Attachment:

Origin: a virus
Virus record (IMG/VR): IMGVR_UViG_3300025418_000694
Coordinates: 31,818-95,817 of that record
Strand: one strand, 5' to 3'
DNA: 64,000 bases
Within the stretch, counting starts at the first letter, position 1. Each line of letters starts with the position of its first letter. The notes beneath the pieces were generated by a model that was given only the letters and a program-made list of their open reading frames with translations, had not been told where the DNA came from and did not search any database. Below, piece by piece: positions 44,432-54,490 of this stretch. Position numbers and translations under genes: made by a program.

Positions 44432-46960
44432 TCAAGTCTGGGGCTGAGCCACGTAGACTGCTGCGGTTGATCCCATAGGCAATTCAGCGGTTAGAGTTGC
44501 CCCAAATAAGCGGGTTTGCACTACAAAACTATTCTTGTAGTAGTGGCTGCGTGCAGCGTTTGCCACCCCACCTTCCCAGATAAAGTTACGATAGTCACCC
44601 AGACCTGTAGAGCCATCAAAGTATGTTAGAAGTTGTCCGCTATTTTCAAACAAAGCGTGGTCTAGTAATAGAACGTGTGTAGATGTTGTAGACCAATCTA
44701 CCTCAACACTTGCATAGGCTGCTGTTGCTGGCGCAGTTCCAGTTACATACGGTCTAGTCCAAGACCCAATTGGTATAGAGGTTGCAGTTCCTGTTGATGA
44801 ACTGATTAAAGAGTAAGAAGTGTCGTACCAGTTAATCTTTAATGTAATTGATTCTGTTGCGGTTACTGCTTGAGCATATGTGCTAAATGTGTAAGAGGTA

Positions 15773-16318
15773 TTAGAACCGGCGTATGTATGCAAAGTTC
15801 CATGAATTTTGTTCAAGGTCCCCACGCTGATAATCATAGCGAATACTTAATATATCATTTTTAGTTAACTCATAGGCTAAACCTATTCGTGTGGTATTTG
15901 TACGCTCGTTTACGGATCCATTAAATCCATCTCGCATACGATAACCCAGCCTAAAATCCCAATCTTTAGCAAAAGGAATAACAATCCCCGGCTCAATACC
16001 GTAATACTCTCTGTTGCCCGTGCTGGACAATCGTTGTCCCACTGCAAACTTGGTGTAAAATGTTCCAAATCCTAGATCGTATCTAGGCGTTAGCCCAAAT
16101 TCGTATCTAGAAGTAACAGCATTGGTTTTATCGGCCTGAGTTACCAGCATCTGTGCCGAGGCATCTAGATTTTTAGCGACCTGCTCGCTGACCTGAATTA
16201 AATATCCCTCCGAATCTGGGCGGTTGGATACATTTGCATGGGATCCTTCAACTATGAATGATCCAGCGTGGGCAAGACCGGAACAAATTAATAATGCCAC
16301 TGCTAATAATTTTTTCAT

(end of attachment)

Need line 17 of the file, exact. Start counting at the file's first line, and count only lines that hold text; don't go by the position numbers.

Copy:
16001 GTAATACTCTCTGTTGCCCGTGCTGGACAATCGTTGTCCCACTGCAAACTTGGTGTAAAATGTTCCAAATCCTAGATCGTATCTAGGCGTTAGCCCAAAT